But it’s hard to miss, among all of Rove’s Fox commentary and Wall Street Journal columns, that he seems to favor one candidate over the others. Over the last year, Rove has used these powerful media platforms to systematically undercut every rising Romney challenger in succession while lauding Romney’s victories as “historic.” The pattern has gotten under the skin of the supporters of Romney’s challengers, who argue that Rove has more ties to Romney and his super PAC than he is disclosing to his media audiences, and thus has no business assessing the Republican primary race as a purportedly independent analyst.
Excerpt: Read more: PoliticoThis is one of my favorite articles in a long time about the bias of the RNC. Did the members of the RNC think they could change rules that would favor Romney and not have people question if they were in the tank for him. It has gotten more obvious all the time that Priebus is in the hip pocket of Karl Rove and the elitist Republicans for Romney for some time. This has not been an honest primary season starting with all the debates by liberal moderators. Trying to say it is conspiracy theory is a bad joke and tries to make those of us who believe the bias look like nutcases. Not working, conservatives are flat out mad and will not be silenced. RNC gets some conservative leaders to say Romney is okay expecting everyone to follow along and support Romney but conservatives for the most part are not little lemmings. The very idea that Romney went to South Carolina Governor Haley to see how to deal with conservative women is a bad joke. Most of us don't have the same values as Haley to be kind.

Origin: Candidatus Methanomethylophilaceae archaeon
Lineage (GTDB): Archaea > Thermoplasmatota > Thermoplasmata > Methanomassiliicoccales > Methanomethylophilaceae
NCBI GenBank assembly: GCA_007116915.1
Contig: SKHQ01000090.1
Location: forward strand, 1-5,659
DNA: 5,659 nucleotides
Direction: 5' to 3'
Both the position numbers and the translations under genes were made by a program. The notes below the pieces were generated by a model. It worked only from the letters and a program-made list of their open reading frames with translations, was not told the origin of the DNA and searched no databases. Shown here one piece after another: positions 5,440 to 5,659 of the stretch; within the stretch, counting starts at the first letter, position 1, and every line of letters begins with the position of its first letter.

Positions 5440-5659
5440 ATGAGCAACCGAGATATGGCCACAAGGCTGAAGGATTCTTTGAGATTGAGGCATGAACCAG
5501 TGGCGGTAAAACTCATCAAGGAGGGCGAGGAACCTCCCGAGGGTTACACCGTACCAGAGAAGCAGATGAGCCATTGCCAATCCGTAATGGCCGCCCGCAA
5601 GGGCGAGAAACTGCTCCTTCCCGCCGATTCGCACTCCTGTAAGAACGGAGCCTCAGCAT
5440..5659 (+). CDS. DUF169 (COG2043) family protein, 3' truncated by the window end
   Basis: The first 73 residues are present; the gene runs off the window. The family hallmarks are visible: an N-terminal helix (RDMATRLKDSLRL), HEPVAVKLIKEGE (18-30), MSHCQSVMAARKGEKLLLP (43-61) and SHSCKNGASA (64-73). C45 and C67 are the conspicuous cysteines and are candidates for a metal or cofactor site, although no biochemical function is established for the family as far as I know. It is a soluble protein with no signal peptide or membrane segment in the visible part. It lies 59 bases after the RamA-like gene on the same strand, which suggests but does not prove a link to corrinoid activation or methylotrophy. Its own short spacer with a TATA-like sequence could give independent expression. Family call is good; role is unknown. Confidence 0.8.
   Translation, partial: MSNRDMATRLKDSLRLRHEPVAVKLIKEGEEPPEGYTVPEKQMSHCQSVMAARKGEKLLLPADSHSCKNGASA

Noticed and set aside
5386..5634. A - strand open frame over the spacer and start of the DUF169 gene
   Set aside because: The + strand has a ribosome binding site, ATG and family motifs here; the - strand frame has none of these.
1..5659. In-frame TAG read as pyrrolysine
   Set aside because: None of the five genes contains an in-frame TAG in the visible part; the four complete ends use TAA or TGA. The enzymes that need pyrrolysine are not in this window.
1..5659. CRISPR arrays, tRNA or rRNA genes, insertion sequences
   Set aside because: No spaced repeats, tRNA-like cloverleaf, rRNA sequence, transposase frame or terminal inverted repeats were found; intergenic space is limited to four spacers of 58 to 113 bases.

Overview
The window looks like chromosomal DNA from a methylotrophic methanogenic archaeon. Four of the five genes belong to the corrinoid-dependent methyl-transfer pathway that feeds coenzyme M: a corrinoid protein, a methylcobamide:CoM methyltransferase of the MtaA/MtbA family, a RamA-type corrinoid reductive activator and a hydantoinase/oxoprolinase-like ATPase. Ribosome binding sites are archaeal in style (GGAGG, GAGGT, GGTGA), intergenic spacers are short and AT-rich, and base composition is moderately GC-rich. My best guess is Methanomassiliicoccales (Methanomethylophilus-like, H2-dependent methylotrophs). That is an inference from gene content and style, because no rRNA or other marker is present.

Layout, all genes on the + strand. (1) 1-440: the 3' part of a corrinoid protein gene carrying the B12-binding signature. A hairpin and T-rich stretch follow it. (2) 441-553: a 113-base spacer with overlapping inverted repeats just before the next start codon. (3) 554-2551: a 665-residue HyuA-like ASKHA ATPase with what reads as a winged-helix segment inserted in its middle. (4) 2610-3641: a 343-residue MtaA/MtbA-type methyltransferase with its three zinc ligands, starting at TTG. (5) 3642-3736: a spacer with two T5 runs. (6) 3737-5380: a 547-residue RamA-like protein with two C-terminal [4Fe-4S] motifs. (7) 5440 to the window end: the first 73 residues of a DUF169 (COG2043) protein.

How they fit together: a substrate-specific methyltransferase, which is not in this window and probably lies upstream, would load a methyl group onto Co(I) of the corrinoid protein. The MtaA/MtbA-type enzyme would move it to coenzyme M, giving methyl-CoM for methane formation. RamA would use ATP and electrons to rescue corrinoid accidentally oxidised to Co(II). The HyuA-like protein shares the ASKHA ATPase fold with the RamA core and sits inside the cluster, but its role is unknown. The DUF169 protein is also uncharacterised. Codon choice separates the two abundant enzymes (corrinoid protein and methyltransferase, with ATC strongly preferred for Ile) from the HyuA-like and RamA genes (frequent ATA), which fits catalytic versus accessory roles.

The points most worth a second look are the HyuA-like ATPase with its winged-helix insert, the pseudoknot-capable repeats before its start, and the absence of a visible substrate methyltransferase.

Now the RNC refuses to acknowledge that Florida and Arizona should not have been winner take all. How can any of us believe one word that comes out of the RNC. We have missing ballot boxes, dead people voting, people voting in two states once again, keeping caucus goers from going to caucus', taking forever to count caucus ballots, etc. Took weeks for Iowa to finally declare Santorum the winner after the missing ballot boxes that were never found. Then the RNC tells states that vote before 1 April they have to proportion but that doesn't apply to Florida and Arizona. Crooked primary and most of us know it. Also the primary with the nastiest people demanding that you quit supporting your candidate and support Romney.
Where is it written in stone that any of us have to vote for Romney ever? One person told me that he wants to make sure he can continue to drink Coke, Tea, Coffee, and Alcohol so he is not voting for Romney who thinks will get the FDA to find something wrong since the Mormon Church doesn't recognize those beverages. Is the rumor true that the Convention is going to be alcohol and caffeine free? That I want to see. Some people only go to the convention to have fun. I will take John McCain and his people any day of the week at a Convention versus Romney's.